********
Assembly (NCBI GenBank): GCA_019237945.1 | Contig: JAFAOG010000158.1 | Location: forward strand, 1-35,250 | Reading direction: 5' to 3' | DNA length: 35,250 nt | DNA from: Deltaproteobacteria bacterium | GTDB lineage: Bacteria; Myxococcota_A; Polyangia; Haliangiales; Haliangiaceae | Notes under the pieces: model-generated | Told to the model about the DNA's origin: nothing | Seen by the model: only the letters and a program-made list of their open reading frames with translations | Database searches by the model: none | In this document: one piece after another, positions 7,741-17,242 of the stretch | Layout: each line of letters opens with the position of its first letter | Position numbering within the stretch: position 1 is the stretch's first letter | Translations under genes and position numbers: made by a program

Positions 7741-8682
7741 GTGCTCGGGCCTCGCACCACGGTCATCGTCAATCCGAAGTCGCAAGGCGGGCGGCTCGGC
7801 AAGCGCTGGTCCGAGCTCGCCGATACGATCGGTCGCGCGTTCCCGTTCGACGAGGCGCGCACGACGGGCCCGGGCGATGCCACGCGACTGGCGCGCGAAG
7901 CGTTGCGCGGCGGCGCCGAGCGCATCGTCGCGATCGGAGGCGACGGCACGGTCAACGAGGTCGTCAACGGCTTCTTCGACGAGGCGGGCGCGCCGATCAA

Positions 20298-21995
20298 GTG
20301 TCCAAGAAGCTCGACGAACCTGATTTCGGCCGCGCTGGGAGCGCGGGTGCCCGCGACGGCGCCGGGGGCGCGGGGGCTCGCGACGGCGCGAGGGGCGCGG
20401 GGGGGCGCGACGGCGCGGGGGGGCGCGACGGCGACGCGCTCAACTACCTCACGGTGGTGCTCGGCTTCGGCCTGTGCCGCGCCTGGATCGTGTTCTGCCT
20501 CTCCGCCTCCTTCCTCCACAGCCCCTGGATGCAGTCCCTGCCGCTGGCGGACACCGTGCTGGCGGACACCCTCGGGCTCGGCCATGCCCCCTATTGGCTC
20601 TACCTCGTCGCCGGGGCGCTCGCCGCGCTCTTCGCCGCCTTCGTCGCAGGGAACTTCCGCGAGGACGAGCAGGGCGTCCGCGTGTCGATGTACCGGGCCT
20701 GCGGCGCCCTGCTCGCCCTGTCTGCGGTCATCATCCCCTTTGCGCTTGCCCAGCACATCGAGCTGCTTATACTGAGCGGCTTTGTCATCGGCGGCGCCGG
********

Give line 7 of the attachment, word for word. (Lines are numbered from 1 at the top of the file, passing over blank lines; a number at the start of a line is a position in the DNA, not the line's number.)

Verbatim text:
20298 GTG